Shuttling toward a space policy

The space shuttle Challenger, just back from a successful six-day mission, is getting a sprucing up for its next flight in January. Its sister ship Columbia is poised to carry the Spacelab research workshop into orbit Oct. 28. And a third shuttle, Discoverer, will roll out of the factory next month for service in 1984.

It is obvious that the US Space Transportation System has matured this year.

Indeed, the entire US manned space flight program has come a long way since Alan Shepard hopped off the pad in the Mercury 4 capsule 22 years ago. Even a 15 -minute suborbital flight was a thrill in those days. Now, National Aeronautics and Space Administration officials anticipate 11 shuttle flights next year, 16 in 1985 when the fourth shuttle Atlantis joins the fleet, and 24 missions a year by 1987.

With the shuttle system operational, the administration must decide what the US should do next in space. Advocates of a space station include top NASA officials and space industry leaders. They consider a permanent orbital base the next logical phase for US manned space flight. Yet critics in the scientific community and within the White House staff are concerned that a space station program would drain off funds needed to maintain a healthy space science effort and orderly development of the shuttle system itself.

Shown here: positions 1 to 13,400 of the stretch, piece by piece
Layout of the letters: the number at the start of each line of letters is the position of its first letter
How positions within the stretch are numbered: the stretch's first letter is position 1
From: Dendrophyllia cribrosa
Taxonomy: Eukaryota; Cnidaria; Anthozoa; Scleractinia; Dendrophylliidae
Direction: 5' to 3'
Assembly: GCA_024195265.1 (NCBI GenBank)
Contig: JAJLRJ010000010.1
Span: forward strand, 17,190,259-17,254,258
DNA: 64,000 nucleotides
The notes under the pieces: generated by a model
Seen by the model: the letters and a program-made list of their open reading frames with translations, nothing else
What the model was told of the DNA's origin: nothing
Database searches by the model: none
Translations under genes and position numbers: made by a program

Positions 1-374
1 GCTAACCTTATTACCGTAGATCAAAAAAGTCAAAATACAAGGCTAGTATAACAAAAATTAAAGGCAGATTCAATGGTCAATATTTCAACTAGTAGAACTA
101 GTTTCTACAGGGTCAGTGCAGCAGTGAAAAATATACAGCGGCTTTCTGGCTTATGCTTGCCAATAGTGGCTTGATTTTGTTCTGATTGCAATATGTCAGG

The critics have a point. To shortchange other aspects of the space program simply to begin space station work would perpetuate the poor policy of the past. Cost escalation in the shuttle program curtailed space science funding in the 1970s. Likewise, the shuttle system still suffers from a lack of spare parts due to a squeeze in its own funding. Whatever course the administration adopts, it should make sure that the goals for manned space flight are within the long-term capacity of the country to sustain the effort it will take to accomplish them efficiently and without jeopardizing other aspects of the space program.

President Reagan had been expected to outline his space policy when Challenger landed. But the Soviet attack on the Korean airliner understandably stole the administration's attention. However, as this crisis subsides, it is important that the President give a firm sense of direction to the US manned space effort. Meanwhile, the Soviets - who seem to have their own space goals clearly in mind - are rapidly establishing a permanent manned presence in orbit.

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